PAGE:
Over the last 30 years, the National Endowment for the Arts (NEA) has conducted extensive research on public engagement with the arts. Every five years, the NEA administers the Survey of Public Participation in the Arts (SPPA) in partnership with the U.S. Census Bureau. This large-scale, nationwide survey–which assesses various factors of arts engagement–began in 1982 and was most recently completed in 2012. The data and insights gained through SPPA are of obvious interest to arts advocates and arts organizations seeking to bolster arts support and/or participation. Also of interest are the social marketing implications that could be applied to such efforts.
“The implications from this research are significant. The findings show that there is great diversity in how people engage in the arts, and this gives us a framework to use our creativity to innovate new ways to reach these audiences.”
– Jane Chu, NEA Chairman
In 2012, the NEA partnered with two additional organizations, the General Social Survey and the U.S. Bureau of Economic Analysis, to conduct a total of THREE different survey reports. According to the NEA website, “The data for the three reports is all from 2012, so for the first time the NEA can show a comprehensive view of a single year in the life of the arts and cultural sector from three different angles: supply, demand, and motivations for consumer behavior.” The importance of these reports and the information they provide cannot be overstated. Embedded in the data are significant insights and implications that can be utilized and applied through social marketing tactics and principles.
The first report examines traditional demographic and socio-economic characteristics of adults who attended visual and performing arts activities. Unlike previous NEA surveys, however, the 2012 study was the first to include additional in-depth perspectives on attitudes, motivations, and barriers concerning arts attendance. The social marketing implications in this report are twofold. First, the demographic data can be used as an effective means for market segmentation and targeting. Second, the insights regarding attitudes, motivations, and barriers allow us to gain a deeper understanding of potential audiences and can inform arts leaders about creating and communicating an effective value exchange.
Below is the infographic for this report – click here to download a high-resolution version (courtesy of the NEA)
Interestingly, time was a bigger barrier to arts attendance than cost, while socialization was a larger motivation than learning or experience. Knowing this information can (and should) have a significant impact on the way in which arts organizations design and promote programs, services, offerings, etc. Arts advocates who seek to strengthen support for the arts through increased participation can also utilize this information. Ultimately, the goal is to encourage the desired behavior (support, attend, participate) by offering a meaningful value exchange that increases desired benefits while also reducing barriers.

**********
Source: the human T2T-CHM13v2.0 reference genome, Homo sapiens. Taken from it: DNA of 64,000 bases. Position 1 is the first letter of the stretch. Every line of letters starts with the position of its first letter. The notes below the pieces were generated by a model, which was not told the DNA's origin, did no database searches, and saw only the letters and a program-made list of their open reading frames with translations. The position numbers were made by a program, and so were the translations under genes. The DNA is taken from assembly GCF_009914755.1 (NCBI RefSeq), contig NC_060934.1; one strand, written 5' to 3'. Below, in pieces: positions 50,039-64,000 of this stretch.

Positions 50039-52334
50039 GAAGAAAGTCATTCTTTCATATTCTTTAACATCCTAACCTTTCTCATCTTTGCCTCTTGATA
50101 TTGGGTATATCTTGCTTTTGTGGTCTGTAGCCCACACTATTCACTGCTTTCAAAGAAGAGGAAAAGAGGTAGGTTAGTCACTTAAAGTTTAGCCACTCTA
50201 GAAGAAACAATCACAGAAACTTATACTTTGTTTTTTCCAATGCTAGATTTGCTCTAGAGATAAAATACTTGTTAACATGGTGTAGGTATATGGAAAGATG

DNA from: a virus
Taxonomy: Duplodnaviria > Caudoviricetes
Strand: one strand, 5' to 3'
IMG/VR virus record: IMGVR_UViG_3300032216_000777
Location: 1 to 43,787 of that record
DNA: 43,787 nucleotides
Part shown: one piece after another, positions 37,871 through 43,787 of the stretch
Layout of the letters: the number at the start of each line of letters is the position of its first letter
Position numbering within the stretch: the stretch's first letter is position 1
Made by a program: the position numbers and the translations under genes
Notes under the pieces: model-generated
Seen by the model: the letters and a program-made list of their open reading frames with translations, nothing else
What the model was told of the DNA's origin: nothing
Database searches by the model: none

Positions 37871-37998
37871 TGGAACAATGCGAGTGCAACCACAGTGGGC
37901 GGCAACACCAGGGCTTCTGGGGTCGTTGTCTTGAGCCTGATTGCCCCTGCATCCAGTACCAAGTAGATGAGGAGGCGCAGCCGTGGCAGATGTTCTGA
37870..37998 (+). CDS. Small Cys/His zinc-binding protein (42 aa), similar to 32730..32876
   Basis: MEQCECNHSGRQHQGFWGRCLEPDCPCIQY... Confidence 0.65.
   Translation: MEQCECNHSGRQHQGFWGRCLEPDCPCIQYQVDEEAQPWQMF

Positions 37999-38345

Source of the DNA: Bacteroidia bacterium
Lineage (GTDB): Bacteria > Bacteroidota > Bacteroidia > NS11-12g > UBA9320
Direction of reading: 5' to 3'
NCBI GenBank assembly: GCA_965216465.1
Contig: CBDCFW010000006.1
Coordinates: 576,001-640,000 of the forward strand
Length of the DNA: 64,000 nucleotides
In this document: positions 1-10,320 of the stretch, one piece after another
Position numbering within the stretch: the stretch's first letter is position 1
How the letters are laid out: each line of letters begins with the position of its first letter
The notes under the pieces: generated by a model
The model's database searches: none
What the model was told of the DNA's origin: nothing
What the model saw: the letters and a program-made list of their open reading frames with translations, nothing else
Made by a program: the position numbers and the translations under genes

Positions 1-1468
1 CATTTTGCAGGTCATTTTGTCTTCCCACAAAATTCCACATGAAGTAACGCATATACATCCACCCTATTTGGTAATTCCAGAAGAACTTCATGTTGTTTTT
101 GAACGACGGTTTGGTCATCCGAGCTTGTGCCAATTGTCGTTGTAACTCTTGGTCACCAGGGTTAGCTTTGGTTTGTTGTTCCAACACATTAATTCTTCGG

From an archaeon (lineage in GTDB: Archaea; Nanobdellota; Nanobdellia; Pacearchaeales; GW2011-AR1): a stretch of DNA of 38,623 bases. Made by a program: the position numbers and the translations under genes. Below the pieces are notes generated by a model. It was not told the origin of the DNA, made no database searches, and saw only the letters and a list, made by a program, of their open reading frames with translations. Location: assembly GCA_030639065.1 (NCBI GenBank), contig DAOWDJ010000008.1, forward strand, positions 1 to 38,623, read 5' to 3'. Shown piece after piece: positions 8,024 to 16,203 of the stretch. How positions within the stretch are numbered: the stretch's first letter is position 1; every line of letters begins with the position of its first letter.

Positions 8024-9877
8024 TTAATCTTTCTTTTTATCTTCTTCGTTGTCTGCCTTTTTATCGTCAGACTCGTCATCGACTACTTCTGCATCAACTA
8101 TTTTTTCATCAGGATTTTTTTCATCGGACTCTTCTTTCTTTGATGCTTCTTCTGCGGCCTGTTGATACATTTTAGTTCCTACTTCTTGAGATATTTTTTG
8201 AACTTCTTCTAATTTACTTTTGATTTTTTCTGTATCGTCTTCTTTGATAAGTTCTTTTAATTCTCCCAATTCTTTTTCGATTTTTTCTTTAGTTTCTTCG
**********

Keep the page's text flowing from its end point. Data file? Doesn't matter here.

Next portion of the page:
As the title implies, this report summarizes findings from a decade’s worth of SPPA implementation. According the the NEA website, the report “synthesizes findings across several modes of arts participation (attending the visual and performing arts, reading literature, creating/performing art, using digital media to consume art, and learning within the arts) to show how many American adults–and from which backgrounds–have engaged in art throughout the decade of 2002 to 2012.”
As one can imagine, synthesizing and interpreting this amount of information is a monumental task. After the data became available to the public through the U.S. Census Bureau, the NEA launched a contest for people to create interactive data visualizations. The winning submissions are a great resource for those looking to gain deeper insights and a clearer understanding of the data in this report.
In this report, the NEA partners with the U.S. Bureau of Economic Analysis to examine how the arts and cultural sector contributes to the national GDP. Information in this report may be useful in crafting a persuasive argument for supporting the arts through increased funding, especially for specific target audiences such as policy makers and corporations.
Surveys to Solutions
OK, so now that I’ve talked your ear off, be sure to check out this hour-long panel discussion featuring NEA Chairman Jane Chu, as she and several other guest panelists discuss and distil the findings of the three NEA reports. But seriously, if you have the time, it’s worth a listen.
Or, if you prefer, skip to 52:56 to hear the most important point.
The crucial function of surveys, research, reports, etc. is making sure that we’ve heard our audience and that we truly understand their attitudes, behaviors, beliefs, wants, and needs. Indeed, this is the core principle of social marketing, an audience-centered approach. Only by gaining a deep understanding of our audience can we begin to design and execute effective strategies for social change.